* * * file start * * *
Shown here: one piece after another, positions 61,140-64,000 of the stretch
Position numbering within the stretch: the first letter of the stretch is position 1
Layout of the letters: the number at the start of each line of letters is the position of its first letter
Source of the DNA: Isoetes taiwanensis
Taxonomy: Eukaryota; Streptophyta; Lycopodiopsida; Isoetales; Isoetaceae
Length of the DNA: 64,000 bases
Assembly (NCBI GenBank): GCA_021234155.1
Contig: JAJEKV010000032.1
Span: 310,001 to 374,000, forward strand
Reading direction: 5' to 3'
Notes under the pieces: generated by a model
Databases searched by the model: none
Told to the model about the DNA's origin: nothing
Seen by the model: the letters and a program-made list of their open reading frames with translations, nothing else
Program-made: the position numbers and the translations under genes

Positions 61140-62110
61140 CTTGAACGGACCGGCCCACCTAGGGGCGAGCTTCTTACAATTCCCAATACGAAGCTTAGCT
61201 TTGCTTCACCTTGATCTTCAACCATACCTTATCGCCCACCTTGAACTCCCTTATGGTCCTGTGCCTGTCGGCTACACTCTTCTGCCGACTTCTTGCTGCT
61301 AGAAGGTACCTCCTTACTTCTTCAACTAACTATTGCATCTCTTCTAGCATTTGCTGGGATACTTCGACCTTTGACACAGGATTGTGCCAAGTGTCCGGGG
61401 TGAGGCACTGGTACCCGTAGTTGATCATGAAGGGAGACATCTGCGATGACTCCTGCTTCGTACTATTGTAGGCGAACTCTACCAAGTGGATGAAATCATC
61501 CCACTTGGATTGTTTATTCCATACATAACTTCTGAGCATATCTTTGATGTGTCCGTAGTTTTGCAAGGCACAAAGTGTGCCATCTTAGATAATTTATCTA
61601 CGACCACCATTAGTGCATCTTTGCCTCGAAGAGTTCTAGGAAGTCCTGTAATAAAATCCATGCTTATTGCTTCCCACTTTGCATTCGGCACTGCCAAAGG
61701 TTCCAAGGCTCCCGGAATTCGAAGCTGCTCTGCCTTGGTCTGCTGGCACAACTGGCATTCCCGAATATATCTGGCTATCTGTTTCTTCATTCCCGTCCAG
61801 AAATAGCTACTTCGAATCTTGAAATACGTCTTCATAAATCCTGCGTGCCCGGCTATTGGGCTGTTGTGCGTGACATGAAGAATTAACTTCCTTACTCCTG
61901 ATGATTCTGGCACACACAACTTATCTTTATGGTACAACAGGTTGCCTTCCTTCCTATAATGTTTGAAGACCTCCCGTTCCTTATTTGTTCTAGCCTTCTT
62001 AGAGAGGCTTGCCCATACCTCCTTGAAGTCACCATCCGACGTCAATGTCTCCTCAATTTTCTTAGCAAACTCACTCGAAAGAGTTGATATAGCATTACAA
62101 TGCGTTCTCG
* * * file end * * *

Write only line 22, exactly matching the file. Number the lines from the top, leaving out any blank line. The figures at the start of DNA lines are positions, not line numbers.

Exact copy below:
61601 CGACCACCATTAGTGCATCTTTGCCTCGAAGAGTTCTAGGAAGTCCTGTAATAAAATCCATGCTTATTGCTTCCCACTTTGCATTCGGCACTGCCAAAGG